American sports fans are pretty bummed today after watching the USA got eliminated by Belgium yesterday at the 2014 FIFA World Cup. (In retrospect, those hype videos kind of make things worse, don’t they?) However, this is hardly the first time we’ve had our hearts ripped on the international stage. It’s happened before, and it will happen again—probably at the next World Cup.
So where does yesterday’s loss rank amongst all the others? That is the topic of today’s list. So go grab another cup of coffee, sit back, and take a look. Then wipe away your red, white, and blue tears and get on with your life.
The USMNT really had no chance of beating Brazil in the Round of 16 at the 1994 World Cup. They only made it out of the group stage because they were able to capitalize on an own goal by the heavily favored Colombians. Brazil was a juggernaut. The USA was appearing in only their second World Cup since 1950.
The thing is, most of the 10 million Americans watching on July 4, 1990, didn't realize that because they were kind of new to soccer, and this was America, dammit. Then, when Brazil went down a man after Leonardo dealt Tab Ramos a vicious elbow that fractured his skull, it seemed like the USA was totally going to pull off a huge Independence Day win.
But no. Brazil went and spat in everyone's 4th of July apple pie by scoring a goal in the 72nd minute and winning the damn game 1-0.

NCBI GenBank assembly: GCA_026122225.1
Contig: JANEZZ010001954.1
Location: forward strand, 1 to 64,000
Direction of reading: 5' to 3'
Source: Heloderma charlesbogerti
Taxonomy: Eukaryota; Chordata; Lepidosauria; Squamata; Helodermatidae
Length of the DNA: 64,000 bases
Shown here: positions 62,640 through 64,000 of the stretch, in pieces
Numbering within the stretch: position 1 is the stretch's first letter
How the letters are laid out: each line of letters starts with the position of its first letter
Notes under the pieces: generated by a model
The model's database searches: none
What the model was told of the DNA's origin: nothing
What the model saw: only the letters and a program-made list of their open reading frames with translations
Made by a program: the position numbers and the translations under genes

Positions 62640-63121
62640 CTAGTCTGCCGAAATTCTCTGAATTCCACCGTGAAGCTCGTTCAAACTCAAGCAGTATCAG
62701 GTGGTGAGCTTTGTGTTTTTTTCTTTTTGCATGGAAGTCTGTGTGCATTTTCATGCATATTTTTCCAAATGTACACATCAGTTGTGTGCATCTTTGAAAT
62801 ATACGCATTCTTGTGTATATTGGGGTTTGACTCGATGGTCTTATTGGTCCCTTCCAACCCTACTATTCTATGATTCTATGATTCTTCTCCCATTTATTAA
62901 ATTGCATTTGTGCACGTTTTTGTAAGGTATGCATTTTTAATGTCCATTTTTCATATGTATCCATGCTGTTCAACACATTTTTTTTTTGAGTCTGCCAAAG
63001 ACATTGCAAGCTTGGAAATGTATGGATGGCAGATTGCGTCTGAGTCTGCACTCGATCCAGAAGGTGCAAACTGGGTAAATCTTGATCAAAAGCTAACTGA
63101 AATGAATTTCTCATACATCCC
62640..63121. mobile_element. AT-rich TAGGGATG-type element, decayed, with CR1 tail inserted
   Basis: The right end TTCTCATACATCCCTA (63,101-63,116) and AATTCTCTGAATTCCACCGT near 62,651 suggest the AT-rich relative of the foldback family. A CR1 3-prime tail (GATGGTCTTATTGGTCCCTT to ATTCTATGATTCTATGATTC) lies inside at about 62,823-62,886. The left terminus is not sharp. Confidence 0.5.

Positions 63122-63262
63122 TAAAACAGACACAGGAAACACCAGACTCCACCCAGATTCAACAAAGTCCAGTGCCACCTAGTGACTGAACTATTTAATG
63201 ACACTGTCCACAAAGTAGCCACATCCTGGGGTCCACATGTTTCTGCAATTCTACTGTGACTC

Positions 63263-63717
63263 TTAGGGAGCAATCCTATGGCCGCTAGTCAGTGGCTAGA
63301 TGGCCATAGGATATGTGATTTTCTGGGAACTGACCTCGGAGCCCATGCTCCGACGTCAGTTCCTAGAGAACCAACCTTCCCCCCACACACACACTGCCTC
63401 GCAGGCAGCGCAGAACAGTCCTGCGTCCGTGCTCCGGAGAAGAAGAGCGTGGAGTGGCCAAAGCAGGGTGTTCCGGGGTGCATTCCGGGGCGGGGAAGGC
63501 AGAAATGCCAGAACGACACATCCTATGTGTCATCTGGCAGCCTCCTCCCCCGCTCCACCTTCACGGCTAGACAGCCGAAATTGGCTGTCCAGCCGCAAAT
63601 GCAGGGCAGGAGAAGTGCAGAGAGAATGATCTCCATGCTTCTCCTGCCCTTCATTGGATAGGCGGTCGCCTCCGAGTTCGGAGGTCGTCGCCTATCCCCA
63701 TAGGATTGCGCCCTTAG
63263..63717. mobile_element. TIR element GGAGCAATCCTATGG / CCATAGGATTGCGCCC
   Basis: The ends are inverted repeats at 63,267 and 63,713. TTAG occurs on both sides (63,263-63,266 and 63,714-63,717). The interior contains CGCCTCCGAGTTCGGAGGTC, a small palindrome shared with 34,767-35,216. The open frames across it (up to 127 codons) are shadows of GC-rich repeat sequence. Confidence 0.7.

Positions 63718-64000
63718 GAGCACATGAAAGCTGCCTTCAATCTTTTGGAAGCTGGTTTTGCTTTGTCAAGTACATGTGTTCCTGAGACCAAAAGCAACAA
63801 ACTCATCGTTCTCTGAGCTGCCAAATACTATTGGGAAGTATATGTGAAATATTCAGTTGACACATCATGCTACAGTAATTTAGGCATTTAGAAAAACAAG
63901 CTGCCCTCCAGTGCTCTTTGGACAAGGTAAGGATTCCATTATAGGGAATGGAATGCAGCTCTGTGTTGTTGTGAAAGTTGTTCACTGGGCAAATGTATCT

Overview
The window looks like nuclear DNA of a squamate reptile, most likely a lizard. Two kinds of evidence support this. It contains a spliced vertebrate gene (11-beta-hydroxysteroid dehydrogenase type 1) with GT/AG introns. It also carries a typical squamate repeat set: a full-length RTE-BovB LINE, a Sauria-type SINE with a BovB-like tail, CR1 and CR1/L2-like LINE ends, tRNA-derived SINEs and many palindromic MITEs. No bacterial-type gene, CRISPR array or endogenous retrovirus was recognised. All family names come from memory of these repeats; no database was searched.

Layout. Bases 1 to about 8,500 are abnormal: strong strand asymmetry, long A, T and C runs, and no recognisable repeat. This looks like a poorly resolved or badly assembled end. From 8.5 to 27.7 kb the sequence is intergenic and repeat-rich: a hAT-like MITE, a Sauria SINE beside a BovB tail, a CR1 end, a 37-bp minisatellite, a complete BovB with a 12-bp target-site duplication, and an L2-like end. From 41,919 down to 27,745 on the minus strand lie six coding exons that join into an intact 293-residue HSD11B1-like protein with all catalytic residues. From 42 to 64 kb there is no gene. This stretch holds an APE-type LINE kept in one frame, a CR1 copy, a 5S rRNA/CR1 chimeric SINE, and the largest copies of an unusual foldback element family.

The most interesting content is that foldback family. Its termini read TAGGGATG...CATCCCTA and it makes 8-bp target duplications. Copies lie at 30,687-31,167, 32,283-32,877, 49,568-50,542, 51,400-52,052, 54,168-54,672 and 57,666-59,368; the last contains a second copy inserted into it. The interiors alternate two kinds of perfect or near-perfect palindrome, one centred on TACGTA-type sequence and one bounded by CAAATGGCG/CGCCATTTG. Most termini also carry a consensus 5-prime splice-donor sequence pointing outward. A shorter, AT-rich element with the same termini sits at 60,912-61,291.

11. USMNT, 1994 World Cup
Heading into the 2004 Summer Olympics in Athens, the USA Men's National Basketball Team had 12 gold medals and only two losses. Ever. Then they lost to Puerto Rico 92-73 in the first game of the tournament.
Puerto. Rico. By 19 points!
Given the level of talent on the roster —LeBron James, Tim Duncan, Dwyane Wade, Allen Iverson, Stephon Marbury, Carmelo Anthony—it was basically the most humiliating performance in American Olympic history. And the team would go on to lose to Lithuania and Argentina, too, before saving a little face and beating Lithuania in the bronze medal game.
Since 1992, USA Basketball's record in all competitions is 117-7, and three of those losses came in Athens in 2004.
10. USA Basketball, 2004 Summer Olympics
In 1996, the USA Softball Team went 8-1 at the Olympics and won the gold medal. In 2000, they went 7-3 and won the gold medal. And in 2004, they went 9-0 and won the gold medal.
But in 2008? In 2008 they went 7-0 in the group stage, then beat Japan for the second time in the semifinals. However, because the tournament format gave Japan a second chance, the USA had to face Japan a third time in the gold medal game. And they lost, 3-1.
So the USA went 8-1 in all and 2-1 against Japan, while Japan went 7-2 and 1-2 against the USA. But Japan got told and USA got silver.
Make sense, right?
9. U.S. Women’s Softball, 2008 Summer Olympics
Okay, so American sports fans don't get quite as pumped up about the Ryder Cup as they do about the World Cup. In fact, I'd be willing to bet that 10% or less of the general population even knows what the Ryder Cup is.